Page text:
CDC is advising consumers, restaurants, and retailers not to eat, serve, or sell any romaine lettuce as it investigates an outbreak of E. coli O157:H7 infections linked to romaine. Read the investigation announcement:https://www.cdc.gov/ecoli/2018/o157h7-11-18/index.html.
- CDC, public health and regulatory officials in several states and Canada, and the U.S. Food and Drug Administration are investigating a multistate outbreak of E. coli O157:H7 infections.
- Thirty-two illnesses have been reported from 11 states, including 13 people who have been hospitalized. One person developed hemolytic uremic syndrome, a type of kidney failure. No deaths have been reported.
- Epidemiologic evidence from the United States and Canada indicates that romaine lettuce is a likely source of the outbreak.
- Illnesses started on dates ranging from October 8, 2018 to October 31, 2018.
- Ill people in this outbreak were infected with E. coli bacteria with the same DNA fingerprint as the E. coli strain isolated from ill people in a 2017 outbreak linked to leafy greens in the United States and to romaine lettuce in Canada. The current outbreak is not related to a recent multistate outbreak of E. coli O157:H7 infections linked to romaine lettuce.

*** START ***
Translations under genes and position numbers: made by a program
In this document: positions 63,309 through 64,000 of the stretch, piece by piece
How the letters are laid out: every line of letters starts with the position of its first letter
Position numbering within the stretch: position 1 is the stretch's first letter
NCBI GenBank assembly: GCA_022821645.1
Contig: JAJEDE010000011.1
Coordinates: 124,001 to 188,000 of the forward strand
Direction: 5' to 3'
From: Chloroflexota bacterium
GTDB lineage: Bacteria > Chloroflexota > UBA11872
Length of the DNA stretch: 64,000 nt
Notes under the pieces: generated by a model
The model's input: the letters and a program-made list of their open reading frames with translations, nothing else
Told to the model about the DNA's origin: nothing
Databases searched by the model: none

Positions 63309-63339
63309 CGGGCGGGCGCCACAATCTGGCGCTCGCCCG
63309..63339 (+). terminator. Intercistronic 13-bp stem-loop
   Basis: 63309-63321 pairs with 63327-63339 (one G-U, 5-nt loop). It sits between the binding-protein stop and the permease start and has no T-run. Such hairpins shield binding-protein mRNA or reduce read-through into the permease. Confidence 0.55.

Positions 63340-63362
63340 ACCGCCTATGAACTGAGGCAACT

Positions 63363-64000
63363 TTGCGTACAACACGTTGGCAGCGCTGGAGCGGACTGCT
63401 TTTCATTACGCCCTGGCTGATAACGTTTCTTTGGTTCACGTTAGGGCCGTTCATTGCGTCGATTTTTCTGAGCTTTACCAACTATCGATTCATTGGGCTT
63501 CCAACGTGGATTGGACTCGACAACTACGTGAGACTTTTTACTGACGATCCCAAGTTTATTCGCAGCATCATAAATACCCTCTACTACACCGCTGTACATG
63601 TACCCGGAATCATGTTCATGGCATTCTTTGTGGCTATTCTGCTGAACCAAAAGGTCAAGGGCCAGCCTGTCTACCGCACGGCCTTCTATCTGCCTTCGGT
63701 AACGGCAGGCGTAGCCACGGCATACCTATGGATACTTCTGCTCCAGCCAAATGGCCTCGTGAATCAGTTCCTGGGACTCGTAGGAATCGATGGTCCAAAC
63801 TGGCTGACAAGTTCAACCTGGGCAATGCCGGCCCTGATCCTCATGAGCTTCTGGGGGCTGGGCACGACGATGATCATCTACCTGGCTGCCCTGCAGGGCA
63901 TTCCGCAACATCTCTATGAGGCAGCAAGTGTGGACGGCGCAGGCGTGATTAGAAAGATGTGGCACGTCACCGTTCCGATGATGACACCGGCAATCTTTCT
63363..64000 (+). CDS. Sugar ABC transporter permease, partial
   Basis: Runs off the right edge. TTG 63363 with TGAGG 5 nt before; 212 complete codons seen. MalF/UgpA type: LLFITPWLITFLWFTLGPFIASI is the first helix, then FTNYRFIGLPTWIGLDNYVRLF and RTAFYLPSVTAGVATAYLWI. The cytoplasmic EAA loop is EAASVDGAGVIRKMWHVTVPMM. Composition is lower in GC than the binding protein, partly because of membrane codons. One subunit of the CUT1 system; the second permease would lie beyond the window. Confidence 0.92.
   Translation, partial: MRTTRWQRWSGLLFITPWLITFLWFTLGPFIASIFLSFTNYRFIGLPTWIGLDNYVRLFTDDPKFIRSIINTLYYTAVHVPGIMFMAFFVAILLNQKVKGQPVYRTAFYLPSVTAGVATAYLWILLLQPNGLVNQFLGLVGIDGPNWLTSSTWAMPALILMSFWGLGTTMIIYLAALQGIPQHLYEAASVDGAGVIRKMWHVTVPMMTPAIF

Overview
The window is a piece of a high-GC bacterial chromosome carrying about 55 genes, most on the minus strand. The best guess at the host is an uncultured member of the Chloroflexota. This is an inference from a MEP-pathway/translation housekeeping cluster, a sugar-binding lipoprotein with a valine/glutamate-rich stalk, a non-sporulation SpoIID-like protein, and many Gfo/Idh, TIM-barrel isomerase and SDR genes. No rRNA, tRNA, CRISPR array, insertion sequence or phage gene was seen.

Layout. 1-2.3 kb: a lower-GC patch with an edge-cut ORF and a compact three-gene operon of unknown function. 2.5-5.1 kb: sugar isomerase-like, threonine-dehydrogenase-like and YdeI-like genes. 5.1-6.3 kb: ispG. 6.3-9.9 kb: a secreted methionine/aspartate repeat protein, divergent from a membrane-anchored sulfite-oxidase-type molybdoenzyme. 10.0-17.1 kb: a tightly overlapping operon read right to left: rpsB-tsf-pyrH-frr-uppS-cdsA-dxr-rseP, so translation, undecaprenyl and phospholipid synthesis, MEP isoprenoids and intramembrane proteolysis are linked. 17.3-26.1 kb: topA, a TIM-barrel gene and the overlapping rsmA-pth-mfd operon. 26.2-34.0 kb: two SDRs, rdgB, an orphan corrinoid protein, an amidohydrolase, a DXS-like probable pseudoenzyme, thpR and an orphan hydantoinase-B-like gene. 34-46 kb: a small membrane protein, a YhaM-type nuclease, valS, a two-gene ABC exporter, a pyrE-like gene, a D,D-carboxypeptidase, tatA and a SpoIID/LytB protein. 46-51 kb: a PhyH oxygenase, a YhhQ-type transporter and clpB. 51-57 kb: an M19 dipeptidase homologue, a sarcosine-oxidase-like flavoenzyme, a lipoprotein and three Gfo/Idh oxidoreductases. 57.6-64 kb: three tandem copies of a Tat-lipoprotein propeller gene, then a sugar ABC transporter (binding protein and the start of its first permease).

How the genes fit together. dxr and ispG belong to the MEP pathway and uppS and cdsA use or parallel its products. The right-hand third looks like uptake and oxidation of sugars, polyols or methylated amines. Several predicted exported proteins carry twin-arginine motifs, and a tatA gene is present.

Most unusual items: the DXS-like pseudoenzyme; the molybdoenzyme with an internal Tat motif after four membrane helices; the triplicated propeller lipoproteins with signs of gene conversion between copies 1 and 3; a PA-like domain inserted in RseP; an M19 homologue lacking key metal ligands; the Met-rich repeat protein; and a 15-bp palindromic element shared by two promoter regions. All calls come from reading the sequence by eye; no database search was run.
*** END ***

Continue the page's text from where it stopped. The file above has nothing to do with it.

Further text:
Advice to Consumers, Retailers, and Restaurants:
- CDC is advising that U.S. consumers not eat any romaine lettuce, and retailers and restaurants not serve or sell any, until we learn more about the outbreak. This investigation is ongoing and the advice will be updated as more information is available.
- Consumers who have any type of romaine lettuce in their home should not eat it and should throw it away, even if some of it was eaten and no one has gotten sick.
- This advice includes all types or uses of romaine lettuce, such as whole heads of romaine, hearts of romaine, and bags and boxes of precut lettuce and salad mixes that contain romaine, including baby romaine, spring mix, and Caesar salad.
- If you do not know if the lettuce is romaine or whether a salad mix contains romaine, do not eat it and throw it away.
- Restaurants and retailers should not serve or sell any romaine lettuce, including salads and salad mixes containing romaine.
- People with symptoms of an E. coli infection, such as severe stomach cramps, diarrhea (often bloody), and vomiting, and think you might have gotten sick from eating romaine lettuce, should talk to their doctor and report their illness to the health department.
- This investigation is ongoing and CDC will provide more information as it becomes available.
Advice to Clinicians:
- Antibiotics are not recommended for patients with E. coli O157 infections. Antibiotics are also not recommended for patients in whom E.coli O157 infection is suspected, until diagnostic testing rules out this infection.
If you have further questions about this outbreak, please call the CDC media line at (404) 639-3286. If you have questions about cases in a particular state, please call that state’s health department.